Science enthusiasts crammed into the Exploratorium’s studio in San Francisco last week to watch the last Iron Science Teacher competition of the year. Mimicking the popular TV show, Iron Chef, four-science teachers battled it out to construct science experiments incorporating a specific ingredient found in everyday life.
Among the fans were Soo Han and her eight-year-old daughter, Isole, and five-year-old daughter, Lanah. “We loved it [last time], so we came back for the second one,” says Han, who arrived early to secure front row seats. “I think it’s important for them to learn about science.” At home, her daughters play with electricity and physics learning kits and visit the Exploratorium every week during the summer, she says.
Each year, three episodes of Iron Science Teacher are showcased featuring staff scientists or teachers enrolled in the Summer Institute for Teachers, a three-week program that helps middle and high school instructors learn hands-on about teaching science and mathematics. The point of using everyday objects, such as light bulbs, magnets, and even lunch foods, is to show people that science is accessible—and fun. This season, one competitor demonstrated the physics of blinking lights by using Christmas lights, while another competitor draped a paper-bag skeleton over a volunteer to demonstrate how air passes through our lungs. A winner was selected based on how loud the audience cheered.
“I was nervous” about entering the competition, said Becca Friedland, a contestant in last week’s season finale. “I thought I would push myself and try to go outside my comfort level.” Friedland was crowned victor after she climbed on top of a flat table stacked on top of an open table. As volunteers blew air into Ziploc bags wedged between both tables, she levitated through the air with each passing breath.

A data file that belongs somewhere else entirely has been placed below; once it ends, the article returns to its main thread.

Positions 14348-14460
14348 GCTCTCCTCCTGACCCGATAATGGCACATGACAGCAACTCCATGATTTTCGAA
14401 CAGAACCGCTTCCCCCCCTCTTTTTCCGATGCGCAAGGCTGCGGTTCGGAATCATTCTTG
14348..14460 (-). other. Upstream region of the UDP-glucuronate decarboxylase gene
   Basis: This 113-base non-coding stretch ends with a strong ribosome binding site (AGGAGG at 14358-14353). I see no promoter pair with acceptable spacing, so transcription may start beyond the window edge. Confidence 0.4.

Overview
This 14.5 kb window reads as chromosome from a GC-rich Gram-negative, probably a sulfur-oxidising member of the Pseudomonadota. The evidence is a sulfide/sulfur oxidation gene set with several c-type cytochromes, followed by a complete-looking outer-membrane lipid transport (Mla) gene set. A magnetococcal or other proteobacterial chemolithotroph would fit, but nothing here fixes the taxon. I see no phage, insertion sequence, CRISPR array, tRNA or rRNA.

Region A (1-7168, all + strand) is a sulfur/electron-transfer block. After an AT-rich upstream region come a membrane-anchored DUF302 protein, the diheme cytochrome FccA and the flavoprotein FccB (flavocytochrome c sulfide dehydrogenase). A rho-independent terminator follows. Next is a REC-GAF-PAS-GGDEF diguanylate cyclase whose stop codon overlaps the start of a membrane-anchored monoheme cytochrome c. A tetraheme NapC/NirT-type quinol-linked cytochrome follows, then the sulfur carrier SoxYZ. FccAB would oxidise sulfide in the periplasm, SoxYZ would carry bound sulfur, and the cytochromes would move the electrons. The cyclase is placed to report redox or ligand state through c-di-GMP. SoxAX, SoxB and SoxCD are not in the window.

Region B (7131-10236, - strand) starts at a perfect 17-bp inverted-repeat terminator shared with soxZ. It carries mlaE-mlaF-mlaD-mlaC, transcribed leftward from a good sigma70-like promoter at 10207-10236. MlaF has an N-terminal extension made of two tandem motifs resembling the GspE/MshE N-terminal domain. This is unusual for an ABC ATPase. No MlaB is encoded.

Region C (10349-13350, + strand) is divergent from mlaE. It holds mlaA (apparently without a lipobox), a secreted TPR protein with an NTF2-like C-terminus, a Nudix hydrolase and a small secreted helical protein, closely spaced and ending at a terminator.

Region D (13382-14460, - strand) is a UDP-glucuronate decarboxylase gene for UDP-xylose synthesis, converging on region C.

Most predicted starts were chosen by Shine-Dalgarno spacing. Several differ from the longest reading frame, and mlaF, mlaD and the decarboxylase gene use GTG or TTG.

Beyond entertaining science enthusiasts, the Exploratorium hosts these yearly challenges to encourage interactive STEM education and to celebrate educators. “Teachers get to be cheered for teaching well, which does not happen at school very often, if at all,” says Julie Yu, director of the Exploratorium’s Teacher Institute and host of the competition.
If you missed this season of challenges or if you’re hunting for science experiments, you can catch all the action here.
Theresa Chong is a video host and multimedia technology journalist based in Palo Alto, Calif. As on-camera talent, she has performed science experiments for “Discovery News,” explained how virtual reality works for USA Today, and interviewed Adam Savage for IEEE Spectrum. She has written about wearables for Scientific American and travel tech for Architectural Digest. With a DSLR, GoPro, and green screen by her side, she has produced digital videos of robots, driverless cars, and 3D printing. She earned a master’s degree from Northwestern University’s Medill School of Journalism, and in a prior life she worked as a civil engineer.